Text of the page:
The chips are down: Putin scrambles for high-tech parts as his arsenal goes up in smoke (Politico)

Politico: The chips are down: Putin scrambles for high-tech parts as his arsenal goes up in smoke. “Kyiv is acutely aware that the outcome of the war is likely to hinge on whether Russia finds a way to regain access to high-tech chips, and is out to ensure it doesn’t get them. In order to flag the danger, Ukraine is sending out international warnings that the Kremlin has drawn up shopping lists of semiconductors, transformers, connectors, casings, transistors, insulators and other components, most made by companies in the U.S., Germany, the Netherlands, the U.K., Taiwan and Japan, among others, which it needs to fuel its war effort.”

Wall Street Journal: Islamic State Turns to NFTs to Spread Terror Message

Wall Street Journal: Islamic State Turns to NFTs to Spread Terror Message. “A simple digital card praising Islamist militants for an attack on a Taliban position in Afghanistan last month is the first known nonfungible token created and disseminated by a terrorist sympathizer, according to former senior U.S. intelligence officials. It is a sign that Islamic State and other terror groups may be preparing to use the emerging financial technology to sidestep Western efforts to eradicate their online fundraising and messaging, they said.”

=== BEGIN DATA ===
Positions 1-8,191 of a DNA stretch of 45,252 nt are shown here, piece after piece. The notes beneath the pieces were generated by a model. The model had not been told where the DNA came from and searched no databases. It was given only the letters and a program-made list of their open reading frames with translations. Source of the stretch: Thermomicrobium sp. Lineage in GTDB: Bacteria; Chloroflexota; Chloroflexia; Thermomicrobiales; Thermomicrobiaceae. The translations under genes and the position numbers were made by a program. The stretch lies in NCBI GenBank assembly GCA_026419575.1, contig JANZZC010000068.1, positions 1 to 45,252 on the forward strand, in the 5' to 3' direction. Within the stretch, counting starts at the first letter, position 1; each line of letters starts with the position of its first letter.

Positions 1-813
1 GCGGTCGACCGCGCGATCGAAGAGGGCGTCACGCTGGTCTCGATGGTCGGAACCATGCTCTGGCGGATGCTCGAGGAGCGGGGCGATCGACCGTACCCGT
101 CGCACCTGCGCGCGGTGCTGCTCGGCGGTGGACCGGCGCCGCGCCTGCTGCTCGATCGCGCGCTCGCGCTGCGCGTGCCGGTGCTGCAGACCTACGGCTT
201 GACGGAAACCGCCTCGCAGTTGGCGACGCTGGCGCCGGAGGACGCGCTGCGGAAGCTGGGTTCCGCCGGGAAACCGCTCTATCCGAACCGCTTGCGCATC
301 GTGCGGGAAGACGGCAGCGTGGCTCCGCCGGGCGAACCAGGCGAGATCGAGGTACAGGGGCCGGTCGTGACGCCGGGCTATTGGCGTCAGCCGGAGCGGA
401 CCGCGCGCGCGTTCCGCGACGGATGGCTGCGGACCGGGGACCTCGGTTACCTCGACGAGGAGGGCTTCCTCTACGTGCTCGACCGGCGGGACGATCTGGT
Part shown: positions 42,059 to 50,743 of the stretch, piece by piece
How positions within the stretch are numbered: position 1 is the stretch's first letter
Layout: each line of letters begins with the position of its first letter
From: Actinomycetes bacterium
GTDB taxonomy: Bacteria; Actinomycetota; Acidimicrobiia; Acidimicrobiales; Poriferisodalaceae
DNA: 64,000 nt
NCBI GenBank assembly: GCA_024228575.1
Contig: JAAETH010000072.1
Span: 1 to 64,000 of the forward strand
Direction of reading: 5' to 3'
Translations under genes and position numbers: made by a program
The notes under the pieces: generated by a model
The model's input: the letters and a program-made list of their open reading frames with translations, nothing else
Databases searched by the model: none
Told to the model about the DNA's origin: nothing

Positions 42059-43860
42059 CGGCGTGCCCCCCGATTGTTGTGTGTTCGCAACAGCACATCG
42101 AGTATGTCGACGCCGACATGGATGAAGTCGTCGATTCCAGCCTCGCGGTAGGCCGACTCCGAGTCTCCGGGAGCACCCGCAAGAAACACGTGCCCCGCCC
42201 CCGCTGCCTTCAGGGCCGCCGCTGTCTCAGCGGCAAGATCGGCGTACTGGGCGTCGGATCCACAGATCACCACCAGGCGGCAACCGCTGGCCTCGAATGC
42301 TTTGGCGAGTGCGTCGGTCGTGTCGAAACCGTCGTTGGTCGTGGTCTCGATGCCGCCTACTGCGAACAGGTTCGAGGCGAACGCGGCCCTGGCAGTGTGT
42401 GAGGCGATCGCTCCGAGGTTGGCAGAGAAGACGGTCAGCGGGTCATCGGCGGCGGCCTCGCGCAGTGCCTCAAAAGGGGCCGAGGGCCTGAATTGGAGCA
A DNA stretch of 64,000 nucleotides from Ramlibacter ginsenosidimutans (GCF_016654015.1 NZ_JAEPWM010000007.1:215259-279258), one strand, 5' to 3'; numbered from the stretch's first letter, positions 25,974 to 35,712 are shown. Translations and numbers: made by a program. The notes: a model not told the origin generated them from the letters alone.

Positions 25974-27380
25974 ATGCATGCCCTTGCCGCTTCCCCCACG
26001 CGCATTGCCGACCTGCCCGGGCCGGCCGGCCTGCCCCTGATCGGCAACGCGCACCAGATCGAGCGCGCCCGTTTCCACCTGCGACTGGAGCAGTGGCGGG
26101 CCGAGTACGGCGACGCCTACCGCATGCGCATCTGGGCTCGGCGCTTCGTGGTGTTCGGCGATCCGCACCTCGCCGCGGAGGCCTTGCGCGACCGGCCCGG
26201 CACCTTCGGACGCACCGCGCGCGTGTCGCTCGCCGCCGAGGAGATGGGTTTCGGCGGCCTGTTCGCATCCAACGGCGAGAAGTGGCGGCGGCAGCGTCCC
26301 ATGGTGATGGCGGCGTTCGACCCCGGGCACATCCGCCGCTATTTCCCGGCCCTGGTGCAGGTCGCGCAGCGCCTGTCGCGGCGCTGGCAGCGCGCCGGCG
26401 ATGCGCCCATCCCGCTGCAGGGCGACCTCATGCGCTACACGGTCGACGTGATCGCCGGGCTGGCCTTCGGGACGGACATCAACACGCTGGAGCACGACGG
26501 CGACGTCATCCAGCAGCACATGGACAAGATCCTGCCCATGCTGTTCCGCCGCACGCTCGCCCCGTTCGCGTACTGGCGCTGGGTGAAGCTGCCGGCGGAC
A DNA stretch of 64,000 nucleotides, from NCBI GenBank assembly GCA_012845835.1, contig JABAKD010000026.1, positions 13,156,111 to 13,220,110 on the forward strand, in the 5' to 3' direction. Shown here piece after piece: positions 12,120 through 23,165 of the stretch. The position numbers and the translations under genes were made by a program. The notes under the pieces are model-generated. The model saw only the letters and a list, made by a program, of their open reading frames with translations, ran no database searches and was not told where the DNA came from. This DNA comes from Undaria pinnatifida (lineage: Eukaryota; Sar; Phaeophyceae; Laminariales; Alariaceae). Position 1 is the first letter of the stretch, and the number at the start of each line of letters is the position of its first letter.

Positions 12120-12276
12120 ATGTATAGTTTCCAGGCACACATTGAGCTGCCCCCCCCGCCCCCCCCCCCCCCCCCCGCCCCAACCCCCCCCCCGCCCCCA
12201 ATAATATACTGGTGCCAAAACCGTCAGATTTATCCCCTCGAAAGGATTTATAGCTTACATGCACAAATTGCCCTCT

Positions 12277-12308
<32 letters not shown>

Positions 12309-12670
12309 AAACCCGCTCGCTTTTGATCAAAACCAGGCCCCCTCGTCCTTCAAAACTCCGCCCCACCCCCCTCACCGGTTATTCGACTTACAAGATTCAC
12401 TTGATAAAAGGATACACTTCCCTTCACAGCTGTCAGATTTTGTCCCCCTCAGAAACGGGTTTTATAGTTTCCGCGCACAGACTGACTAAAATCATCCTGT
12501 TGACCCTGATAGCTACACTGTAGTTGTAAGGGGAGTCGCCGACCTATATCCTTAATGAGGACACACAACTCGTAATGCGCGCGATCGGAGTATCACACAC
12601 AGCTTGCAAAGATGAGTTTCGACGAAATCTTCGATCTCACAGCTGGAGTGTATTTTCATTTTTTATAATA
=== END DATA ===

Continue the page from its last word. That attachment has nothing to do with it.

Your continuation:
Manchester Evening News: Council U-turns on removal of meetings video archive from public view after backlash

Manchester Evening News: Council U-turns on removal of meetings video archive from public view after backlash. “Town hall chiefs have U-turned on a decision to remove a video archive of council meetings from public view which came under fire from residents and opposition councillors. Harry Catherall, the chief executive of Oldham council, has today confirmed that after a ‘review’ of the authority’s policies around public meetings, all previous recordings have been reinstated.”

University of Maine: Artificial intelligence can be used to better monitor Maine’s forests, UMaine study finds